Atlantic City Casino Smoking Ban Bill Gains Support in Assembly and Senate
Last year, a group of workers from various Atlantic City casinos took to the state capitol to complain about the lack of movement in banning smoking in casinos.
Currently, Atlantic City casinos are under an exemption in New Jersey’s public health law, which has been successful in banning smoking in most other indoor spaces.
While smoking was banned for a brief period to ensure health and safety during the ongoing pandemic, the state lifted the extension that included casinos in the ban in July of 2021.
The American Cancer Society Cancer Action Network (ACS CAN) polled New Jersey residents in October 2021 about their views on prohibiting smoking in casinos, with 60% in favor of a ban while just 30% opposed.
In addition, 89% of voters agreed that casino workers have the right to breathe smoke-free air.
“Nobody else in the state has to deal with that,” said Lamont White, a Borgata dealer. “We’re getting bombarded with smoke in our face.”
The Casino Association, which represents the interests of the nine Atlantic City casinos, suggested the ban was coming at the wrong time in light of the pandemic.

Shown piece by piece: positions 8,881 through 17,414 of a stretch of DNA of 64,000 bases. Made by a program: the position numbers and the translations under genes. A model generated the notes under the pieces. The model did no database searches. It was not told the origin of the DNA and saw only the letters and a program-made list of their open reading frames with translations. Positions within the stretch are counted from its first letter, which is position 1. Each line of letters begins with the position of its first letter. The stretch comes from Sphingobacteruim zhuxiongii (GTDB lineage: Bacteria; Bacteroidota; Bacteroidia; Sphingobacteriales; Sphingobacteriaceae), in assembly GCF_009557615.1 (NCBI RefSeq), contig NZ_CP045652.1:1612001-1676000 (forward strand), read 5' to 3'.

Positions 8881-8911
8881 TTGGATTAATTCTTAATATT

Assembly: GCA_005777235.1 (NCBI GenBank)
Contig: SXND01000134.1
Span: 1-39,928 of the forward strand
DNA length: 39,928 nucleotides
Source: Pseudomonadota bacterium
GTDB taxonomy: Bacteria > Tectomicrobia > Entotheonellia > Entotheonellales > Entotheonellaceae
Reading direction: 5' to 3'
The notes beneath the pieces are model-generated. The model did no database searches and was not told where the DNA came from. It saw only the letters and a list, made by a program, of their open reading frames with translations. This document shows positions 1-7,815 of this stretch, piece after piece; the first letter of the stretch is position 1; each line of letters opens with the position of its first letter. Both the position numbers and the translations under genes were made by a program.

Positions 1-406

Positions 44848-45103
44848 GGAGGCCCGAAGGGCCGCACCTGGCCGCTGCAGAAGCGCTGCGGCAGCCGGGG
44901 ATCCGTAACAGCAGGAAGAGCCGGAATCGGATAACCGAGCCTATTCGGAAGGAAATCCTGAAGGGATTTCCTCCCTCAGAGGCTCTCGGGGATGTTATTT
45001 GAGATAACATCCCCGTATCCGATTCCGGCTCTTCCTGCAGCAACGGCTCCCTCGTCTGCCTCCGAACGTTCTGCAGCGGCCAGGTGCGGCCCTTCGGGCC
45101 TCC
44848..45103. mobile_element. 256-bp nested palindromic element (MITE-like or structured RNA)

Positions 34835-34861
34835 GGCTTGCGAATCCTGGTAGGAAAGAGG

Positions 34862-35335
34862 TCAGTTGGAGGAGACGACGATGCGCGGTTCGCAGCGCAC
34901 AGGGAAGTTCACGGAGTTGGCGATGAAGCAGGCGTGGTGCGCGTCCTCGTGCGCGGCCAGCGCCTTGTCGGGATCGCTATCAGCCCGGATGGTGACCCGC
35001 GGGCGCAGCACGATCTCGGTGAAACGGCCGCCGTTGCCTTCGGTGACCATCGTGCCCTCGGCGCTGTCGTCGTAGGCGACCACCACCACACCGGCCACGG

A letter to the Casino Association from the American Society of Heating, Refrigerating and Air-Conditioning noted: “There is no currently available or reasonably anticipated ventilation or air cleaning system that can adequately control or significantly reduce the health risks of (tobacco smoke) to an acceptable level.”
But support for the bill is gaining momentum.
New Jersey Bill S264, which proposes to bin the exception for Atlantic City casinos, is being sponsored by 13 Senate and 22 state Assembly members.
It also has the support of Governor Phil Murphy, who said in a press release he would be willing to sign the bill if it made its way to his desk.
Some politicians have voiced concerns over the potential loss of jobs due to the loss of revenue that the Casino Association has suggested an outright smoking ban would bring.